- All shipments are subject to examination at the discretion of Customs officials.
- Do not indicate “packed by owner” (PBO) or miscellaneous descriptions on the detailed inventory.
- For duty-free clearance, the household goods must have been used at least 1 year in the foreign household prior to shipment from the origin country.
- It is important for agents in the origin country to make sure the ISF is timely filed prior to the sailing of the vessel from the last foreign port for all ocean shipments to avoid penalties.
- Most household items used less than 1 year will require duty to be paid. It is important for the importer to list those items in detail on the back side of the Customs Form 3299. The importer should list the item, quantity, what material it is made out of, the value paid for the items in US dollars and the country of origin of the items.
- To import household effects (furniture, dishes, linens, libraries, artwork and similar household furnishings, etc.) for personal use, the items must have been available for personal use or used in a household where the shipper was a resident for 1 year and is not intended for another person or for sale. The year of use does not need to be continuous not does it need to be the year immediately prior to the date of importation (Hawaii).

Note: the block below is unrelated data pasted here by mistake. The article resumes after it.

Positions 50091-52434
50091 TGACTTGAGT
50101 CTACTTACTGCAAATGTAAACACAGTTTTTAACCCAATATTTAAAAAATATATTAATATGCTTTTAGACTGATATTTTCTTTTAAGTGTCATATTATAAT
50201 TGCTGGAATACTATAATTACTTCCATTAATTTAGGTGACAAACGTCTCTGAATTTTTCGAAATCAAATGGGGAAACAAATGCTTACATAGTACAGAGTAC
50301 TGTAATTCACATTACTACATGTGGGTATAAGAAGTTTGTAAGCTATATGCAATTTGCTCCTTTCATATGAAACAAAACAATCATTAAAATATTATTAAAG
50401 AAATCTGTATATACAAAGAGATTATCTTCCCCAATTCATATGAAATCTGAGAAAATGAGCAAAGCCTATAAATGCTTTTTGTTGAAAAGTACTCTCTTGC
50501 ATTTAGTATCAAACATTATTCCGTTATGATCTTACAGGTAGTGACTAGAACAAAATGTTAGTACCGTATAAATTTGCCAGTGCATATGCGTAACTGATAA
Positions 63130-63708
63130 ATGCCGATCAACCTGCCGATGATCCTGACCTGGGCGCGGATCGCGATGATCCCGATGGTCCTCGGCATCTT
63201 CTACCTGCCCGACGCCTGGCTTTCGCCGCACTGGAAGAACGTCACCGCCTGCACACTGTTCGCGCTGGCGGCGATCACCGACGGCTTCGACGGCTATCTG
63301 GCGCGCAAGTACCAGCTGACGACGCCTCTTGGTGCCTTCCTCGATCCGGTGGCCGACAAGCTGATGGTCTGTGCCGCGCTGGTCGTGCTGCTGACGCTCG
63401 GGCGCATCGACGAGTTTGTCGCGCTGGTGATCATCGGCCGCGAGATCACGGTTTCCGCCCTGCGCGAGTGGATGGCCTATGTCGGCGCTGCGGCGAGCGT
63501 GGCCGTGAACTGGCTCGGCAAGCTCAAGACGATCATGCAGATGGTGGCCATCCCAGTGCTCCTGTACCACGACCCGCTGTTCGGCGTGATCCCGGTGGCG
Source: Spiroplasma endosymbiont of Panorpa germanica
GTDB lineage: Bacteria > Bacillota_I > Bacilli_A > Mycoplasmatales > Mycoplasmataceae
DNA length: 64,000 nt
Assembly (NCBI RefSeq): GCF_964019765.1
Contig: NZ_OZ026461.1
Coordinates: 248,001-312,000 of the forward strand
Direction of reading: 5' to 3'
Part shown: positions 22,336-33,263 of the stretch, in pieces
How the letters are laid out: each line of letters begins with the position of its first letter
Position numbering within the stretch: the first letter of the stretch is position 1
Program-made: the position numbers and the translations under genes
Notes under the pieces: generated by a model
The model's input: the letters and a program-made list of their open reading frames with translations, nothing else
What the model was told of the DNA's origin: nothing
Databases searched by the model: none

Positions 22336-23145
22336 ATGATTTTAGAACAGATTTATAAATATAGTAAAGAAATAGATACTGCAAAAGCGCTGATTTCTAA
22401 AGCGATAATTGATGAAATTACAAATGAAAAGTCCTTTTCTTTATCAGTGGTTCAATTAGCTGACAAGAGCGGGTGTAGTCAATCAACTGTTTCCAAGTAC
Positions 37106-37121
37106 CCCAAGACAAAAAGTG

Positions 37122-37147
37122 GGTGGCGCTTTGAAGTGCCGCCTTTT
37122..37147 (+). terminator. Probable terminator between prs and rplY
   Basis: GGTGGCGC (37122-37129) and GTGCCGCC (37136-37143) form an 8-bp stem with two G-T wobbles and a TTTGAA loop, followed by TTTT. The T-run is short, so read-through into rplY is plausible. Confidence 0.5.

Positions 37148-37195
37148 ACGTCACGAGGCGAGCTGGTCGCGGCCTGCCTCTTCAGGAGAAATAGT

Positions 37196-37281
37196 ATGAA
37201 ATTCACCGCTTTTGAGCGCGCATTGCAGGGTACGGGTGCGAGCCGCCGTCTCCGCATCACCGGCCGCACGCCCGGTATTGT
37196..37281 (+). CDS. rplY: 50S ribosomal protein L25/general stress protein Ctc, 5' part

- Only shipments of used household goods and personal effects may enter the U.S. under Informal Entry.
- For shipments to Hawaii containing garden tools, outdoor furniture, playground equipment, motorcycles, scooters or any other items used outdoors, it is likely to be examined by U.S. Customs. If Customs finds outdoor items to be dirty or contain insects or snails, they will notify the State of Hawaii Department of Agriculture. The State may require the entire shipment to be cleaned, fumigated or frozen to clean potential bacteria or kill any invasive species. Shippers should be forewarned that they are responsible to pay for the expense of this process, it can be very costly and it may result in damage to household goods. Informed decisions should be made regarding the import of items.
- U.S. Customs may also order intensive exams on any shipments containing food products, medications or liquor. The shipper is responsible to pay for the exams and any damage incurred during inspections by Customs officials. To better understand the inspection process if your shipment is selected, please review the below link:
Following documents are required for import of household goods and personal effects into the United States:
Import of automobiles/motor vehicles are subject to import duties and taxes unless previously exported from the United States provided the customer can supply the export Ocean Bill of Lading and can prove that no modifications have been made to the vehicle since it was exported. Import is also subject to the following requirements and documents: